Lastly we come to window light. When referred to as a photographic light source, it means specifically diffuse light from a window - not direct sun. So you'll need an overcast day, or a window facing North (if you live in the Northern Hemisphere) or South (for those in the Southern Hemisphere) - this position will avoid direct sun all year round. Additionally with this light source you must make use of a reflector to bounce back light and reduce shadows. Ideally you place your model at the far side of a window (from yourself), so imagine: (you)--window--(model). Then get the reflector right beside you pointing at the model, and get it as close as possible to the model - if it isn't in your way it isn't close enough. More on reflectors to come.
With options 1 and 3, you will need a backdrop. White bristol board will do excellently, depending on the size of your model, larger SHIP size creations might require a bedspread. Curve your backdrop, from a vertical surface to a horizontal one, to eliminate the background. Use the matte side of the board, you'll want to avoid the possible problems glare might pose with the glossy side. White is best. Once you are comfortable shooting on white, begin experimenting with different colours, darker drops help with darker models, and coloured drops can spark visual contrast (Tim Z, Spook, is good with this). However, avoid coloured backdrops until you understand White Balance. If you are using something larger than bristol board, look for something with a fine texture: bed sheets are good, bath towels bad - get the idea?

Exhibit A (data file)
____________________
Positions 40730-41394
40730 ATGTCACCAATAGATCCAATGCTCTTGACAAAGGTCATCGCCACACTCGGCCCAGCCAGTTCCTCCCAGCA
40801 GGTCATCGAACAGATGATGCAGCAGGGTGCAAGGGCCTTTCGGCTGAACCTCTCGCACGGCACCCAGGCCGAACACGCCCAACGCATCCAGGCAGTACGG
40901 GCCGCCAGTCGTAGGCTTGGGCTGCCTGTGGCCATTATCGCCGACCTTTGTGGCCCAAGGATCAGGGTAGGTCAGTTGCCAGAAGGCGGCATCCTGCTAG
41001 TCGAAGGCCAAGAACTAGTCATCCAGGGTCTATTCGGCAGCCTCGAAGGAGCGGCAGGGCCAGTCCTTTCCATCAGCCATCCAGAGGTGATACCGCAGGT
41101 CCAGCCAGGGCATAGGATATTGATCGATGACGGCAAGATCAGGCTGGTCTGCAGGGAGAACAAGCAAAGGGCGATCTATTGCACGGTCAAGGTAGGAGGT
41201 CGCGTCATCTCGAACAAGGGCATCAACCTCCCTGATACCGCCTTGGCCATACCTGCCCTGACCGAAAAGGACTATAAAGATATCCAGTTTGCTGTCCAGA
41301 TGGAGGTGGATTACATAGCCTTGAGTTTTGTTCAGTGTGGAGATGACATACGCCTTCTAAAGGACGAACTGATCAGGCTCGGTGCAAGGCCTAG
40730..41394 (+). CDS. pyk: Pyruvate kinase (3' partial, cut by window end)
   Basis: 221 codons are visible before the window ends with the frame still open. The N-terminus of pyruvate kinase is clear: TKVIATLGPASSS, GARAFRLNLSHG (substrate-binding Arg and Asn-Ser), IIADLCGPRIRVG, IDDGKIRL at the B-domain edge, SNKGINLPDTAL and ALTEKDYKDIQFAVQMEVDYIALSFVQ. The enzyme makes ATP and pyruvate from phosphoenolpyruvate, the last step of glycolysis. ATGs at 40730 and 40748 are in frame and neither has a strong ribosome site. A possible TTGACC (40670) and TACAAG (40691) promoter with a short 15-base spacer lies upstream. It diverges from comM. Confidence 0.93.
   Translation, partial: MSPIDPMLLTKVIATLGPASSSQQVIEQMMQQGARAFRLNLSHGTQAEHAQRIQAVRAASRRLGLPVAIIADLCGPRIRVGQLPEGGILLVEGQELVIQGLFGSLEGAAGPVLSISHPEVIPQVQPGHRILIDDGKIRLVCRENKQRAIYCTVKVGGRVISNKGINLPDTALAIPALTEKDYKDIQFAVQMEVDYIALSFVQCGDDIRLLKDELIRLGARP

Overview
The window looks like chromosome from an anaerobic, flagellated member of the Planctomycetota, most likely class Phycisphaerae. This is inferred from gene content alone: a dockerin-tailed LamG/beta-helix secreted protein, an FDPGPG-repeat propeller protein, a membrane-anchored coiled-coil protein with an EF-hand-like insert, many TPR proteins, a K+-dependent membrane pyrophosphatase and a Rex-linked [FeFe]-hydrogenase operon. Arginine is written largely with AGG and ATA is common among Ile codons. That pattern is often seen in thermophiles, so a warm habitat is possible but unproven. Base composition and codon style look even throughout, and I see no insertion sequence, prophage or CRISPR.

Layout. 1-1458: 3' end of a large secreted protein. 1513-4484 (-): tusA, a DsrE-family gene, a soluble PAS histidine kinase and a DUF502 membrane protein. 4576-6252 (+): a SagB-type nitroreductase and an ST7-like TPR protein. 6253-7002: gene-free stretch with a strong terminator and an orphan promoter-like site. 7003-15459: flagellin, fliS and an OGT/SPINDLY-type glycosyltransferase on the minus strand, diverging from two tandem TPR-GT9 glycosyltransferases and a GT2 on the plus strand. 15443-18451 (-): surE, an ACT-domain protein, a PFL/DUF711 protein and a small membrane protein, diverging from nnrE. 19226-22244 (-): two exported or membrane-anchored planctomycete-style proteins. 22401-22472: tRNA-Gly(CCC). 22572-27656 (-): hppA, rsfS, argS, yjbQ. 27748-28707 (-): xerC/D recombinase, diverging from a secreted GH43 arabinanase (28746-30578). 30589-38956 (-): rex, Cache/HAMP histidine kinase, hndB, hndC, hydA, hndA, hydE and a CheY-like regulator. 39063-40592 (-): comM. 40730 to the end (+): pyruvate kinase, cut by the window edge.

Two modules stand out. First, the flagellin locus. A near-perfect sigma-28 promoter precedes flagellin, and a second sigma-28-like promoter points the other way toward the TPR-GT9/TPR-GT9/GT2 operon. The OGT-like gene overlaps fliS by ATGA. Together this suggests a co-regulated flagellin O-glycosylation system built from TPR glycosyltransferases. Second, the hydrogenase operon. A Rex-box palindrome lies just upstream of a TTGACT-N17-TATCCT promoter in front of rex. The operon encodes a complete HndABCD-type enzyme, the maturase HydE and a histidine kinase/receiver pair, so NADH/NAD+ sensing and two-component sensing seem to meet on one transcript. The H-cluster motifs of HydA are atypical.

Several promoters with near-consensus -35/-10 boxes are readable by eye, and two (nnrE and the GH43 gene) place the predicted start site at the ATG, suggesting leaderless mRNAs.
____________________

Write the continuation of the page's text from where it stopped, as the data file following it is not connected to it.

Reflectors can be had just as easily. They MUST be white, for the intents and purposes of photographing LEGO. Foam core, canvas boards, bristol board, illustration board, white cardboard, you see where I'm going. As mentioned above, if you are using a reflector, it must be VERY, VERY close. Light falls off very quickly from them, and an extra 10cm can make or break your shadows.